Besides Aamir Khan, CCI said “appropriate action” against eight other entities would also be taken. These include IATA Agents Association of India, Telangana Telugu Film Distributors Association, Film Distributors Association, Kerala, and Andhra Pradesh Film Chamber of Commerce.
Among the nine entities, the All India Organisation of Chemists & Druggists has to pay the highest penalty of little over Rs1.47 crore, according to the regulator.
CCI, which keeps a check on any unfair trade practices at the market place, said it has decided to take suitable and appropriate steps to recover unpaid penalties from parties that have been imposed under the Competition Act, 2002.
“CCI could initiate prosecution under Section 42(3) of the Competition Act for not complying with the orders of the Commission and follow—up reference to Income Tax Department could be made for action on recovery certificates already issued to these entities,” it added.
For an individual, BSE has set minimum tangible assets worth Rs1 lakh. Also, it would charge a one-time fee of Rs15,000 for membership
Following directives from market regulator Securities and Exchange Board of India (SEBI), the BSE on Tuesday allowed mutual fund (MF) distributors to use its infrastructure for purchase and redemption of mutual fund units directly from asset management companies (AMCs) on behalf of their clients.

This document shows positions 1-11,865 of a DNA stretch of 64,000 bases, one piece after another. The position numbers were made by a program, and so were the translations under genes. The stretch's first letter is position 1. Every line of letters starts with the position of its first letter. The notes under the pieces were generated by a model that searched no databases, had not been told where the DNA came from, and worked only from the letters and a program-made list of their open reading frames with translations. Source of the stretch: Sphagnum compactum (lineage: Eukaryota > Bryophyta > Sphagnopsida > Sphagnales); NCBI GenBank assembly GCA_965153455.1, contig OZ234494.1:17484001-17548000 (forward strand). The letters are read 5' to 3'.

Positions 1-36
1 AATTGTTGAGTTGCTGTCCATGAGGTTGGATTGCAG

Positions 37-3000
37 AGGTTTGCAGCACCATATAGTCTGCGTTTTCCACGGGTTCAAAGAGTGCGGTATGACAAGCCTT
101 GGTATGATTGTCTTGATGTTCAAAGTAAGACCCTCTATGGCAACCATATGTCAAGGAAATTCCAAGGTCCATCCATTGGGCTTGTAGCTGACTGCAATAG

In a circular, BSE said that an entity seeking to register itself as MF distributor on its mutual fund platform in a move to use the Exchange’s infrastructure is required to have a networth of at least Rs1 lakh on the basis of audited balance sheet of the latest financial year.
For an individual, the exchange has set minimum tangible assets worth Rs1 lakh. Also, the exchange would charge a one-time fee of Rs15,000 for membership. MF distributors would not handle payout and pay-in of funds as well as units on behalf of investor.
“The pay-in will be directly received by recognised Clearing Corporation and payout will be directly made to investor’s account.
“In the same manner, units shall be credited and debited directly from the demat account of the investors by the Clearing Corporation,” BSE said.
Earlier this month, SEBI had cleared the proposal to allow MF distributors to use the infrastructure of recognised exchanges for purchase and redemption of mutual fund units directly from AMCs on behalf of their clients. This would be in addition to the existing channels of MF distribution.
The move is aimed at leveraging the stock exchange platform, which would eventually help MF distributors to improve their reach.
This facility would be available only for a MF distributor registered with Association of Mutual Funds in India (AMFI) and those who have been permitted by the stock exchange concerned would be eligible for this purpose.
The stock exchange would grant permission on a request made by a AMFI-registered MF distributor on the basis of criteria, including fee and code of conduct, among others, as laid down by it.